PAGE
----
On 1 July, the FCA reported an issue on their RegData notice board [i.e. AIF002 duplication XML upload].

NB: Kneip are able to file within the original due date of 1 August 2022 and are unaffected by this case (which currently remains open).


d) UK Sustainable Finance latest

Last week, the FCA updated their Sustainable Disclosure Regime (SDR) website to formally confirm postponement of their draft SDR policy statement:

“We had aimed to consult in Q2 of 2022. We are now planning on consulting in the autumn, to allow us to take account of other international policy initiatives and ensure stakeholders have time to consider these issues.”

There remains no sign of the UK Taxonomy (ESG classification system), scheduled to appear last quarter.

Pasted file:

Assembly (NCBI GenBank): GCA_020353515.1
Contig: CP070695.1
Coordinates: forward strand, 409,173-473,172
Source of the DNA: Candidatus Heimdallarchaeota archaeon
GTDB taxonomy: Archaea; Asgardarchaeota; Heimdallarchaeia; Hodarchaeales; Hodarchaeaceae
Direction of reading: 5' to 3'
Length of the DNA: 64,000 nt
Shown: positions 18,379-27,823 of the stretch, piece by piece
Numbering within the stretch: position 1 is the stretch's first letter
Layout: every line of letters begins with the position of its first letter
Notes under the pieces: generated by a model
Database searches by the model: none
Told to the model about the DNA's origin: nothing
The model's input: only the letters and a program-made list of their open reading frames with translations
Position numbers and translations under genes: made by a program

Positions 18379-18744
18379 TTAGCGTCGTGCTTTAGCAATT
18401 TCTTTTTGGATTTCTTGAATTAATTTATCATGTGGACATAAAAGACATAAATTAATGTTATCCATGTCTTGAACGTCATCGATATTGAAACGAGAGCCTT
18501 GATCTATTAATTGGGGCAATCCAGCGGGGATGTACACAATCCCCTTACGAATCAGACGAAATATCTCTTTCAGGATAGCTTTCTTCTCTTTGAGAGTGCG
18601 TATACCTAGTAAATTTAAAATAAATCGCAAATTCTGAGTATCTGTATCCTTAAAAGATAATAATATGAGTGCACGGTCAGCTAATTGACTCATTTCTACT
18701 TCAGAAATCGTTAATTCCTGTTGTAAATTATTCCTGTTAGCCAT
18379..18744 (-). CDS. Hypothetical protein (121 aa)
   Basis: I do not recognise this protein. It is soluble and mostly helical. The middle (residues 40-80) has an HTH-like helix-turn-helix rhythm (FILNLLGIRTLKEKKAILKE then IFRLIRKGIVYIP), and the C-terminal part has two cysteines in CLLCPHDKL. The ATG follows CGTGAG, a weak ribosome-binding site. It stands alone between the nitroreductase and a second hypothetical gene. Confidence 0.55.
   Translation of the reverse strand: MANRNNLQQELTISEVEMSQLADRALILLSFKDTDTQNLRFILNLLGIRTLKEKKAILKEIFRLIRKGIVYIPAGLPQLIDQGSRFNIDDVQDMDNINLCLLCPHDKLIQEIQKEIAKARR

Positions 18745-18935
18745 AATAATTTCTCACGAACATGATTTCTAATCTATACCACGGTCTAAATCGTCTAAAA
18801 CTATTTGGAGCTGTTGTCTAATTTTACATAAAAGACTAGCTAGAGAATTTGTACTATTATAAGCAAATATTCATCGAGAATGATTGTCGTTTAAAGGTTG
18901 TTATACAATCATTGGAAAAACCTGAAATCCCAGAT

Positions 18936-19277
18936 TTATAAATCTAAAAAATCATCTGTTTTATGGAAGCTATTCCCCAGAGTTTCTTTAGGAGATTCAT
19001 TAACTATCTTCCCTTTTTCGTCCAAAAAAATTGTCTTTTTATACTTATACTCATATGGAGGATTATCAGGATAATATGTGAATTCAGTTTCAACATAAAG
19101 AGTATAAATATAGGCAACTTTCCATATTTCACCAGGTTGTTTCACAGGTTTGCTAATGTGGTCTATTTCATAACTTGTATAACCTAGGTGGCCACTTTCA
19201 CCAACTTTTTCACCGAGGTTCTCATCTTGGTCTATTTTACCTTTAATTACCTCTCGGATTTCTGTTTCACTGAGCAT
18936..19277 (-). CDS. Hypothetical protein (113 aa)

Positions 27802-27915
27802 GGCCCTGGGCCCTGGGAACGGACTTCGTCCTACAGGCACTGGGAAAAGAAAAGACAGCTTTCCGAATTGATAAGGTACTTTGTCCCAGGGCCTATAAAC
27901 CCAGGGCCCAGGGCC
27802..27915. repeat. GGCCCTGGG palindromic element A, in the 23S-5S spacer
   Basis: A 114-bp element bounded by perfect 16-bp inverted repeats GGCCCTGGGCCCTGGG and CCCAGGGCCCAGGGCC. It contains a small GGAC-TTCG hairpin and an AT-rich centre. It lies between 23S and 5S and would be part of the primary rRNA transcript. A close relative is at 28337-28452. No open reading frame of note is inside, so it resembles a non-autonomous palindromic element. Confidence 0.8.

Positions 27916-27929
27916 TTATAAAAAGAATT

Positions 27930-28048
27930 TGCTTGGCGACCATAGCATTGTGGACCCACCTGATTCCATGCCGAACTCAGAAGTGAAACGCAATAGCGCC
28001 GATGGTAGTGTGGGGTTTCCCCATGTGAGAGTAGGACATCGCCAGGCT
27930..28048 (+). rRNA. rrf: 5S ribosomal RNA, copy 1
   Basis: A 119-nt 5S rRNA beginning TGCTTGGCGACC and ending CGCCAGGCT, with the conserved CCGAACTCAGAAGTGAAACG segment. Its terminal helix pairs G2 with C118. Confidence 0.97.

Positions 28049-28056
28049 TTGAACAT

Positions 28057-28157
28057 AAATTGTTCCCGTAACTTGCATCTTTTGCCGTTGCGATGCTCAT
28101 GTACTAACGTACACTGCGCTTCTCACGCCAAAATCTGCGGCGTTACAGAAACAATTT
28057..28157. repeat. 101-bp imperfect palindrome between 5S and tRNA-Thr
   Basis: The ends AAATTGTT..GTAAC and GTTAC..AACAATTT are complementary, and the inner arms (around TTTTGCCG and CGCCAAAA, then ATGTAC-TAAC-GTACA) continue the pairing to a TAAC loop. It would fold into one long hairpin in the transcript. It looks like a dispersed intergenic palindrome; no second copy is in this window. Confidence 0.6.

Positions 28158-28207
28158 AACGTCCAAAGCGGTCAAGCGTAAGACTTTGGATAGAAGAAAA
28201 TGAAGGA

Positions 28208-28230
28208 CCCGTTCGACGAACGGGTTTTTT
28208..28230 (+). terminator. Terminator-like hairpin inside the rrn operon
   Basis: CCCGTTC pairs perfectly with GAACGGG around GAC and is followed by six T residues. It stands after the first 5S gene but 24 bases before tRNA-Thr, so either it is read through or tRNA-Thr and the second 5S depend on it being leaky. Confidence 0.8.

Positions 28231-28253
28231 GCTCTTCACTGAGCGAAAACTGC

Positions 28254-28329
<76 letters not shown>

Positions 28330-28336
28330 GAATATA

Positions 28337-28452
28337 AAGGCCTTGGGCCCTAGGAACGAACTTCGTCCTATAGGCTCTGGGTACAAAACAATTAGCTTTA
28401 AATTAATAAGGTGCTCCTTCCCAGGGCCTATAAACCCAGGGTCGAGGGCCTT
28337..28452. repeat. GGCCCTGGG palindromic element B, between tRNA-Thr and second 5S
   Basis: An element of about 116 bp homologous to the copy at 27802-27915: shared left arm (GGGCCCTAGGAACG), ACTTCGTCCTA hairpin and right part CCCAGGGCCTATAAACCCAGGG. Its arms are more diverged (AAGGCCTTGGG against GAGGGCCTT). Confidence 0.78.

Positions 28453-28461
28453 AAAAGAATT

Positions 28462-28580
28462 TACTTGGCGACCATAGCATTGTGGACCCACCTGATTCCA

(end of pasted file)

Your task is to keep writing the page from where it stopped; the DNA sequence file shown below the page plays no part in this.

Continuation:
The Green Taxonomy Advisory Group (GTAG) was appointed in 2021 as independent expert advisors on the development and implementation of a UK Taxonomy, including respective technical screening criteria (“TSC”) on specific “sustainable” economic activities.

In a recent interview with RI Europe, the GTAG chair suggested that the UK Taxonomy may be “slowed” to ensure the UK “gets it right first time”.  Ingrid Holmes cited the “UK benefitting from not being the first mover in taxonomy creation”, with likely “potential divergence” areas from the EU.  However, she conceded that the UK taxonomy was “ultimately political”, referring to apparent differences of opinion between GTAG and the UK Government over the inclusion of gas and nuclear industries.


e) FCA: publish UCITS side pocket policy statement (06/07)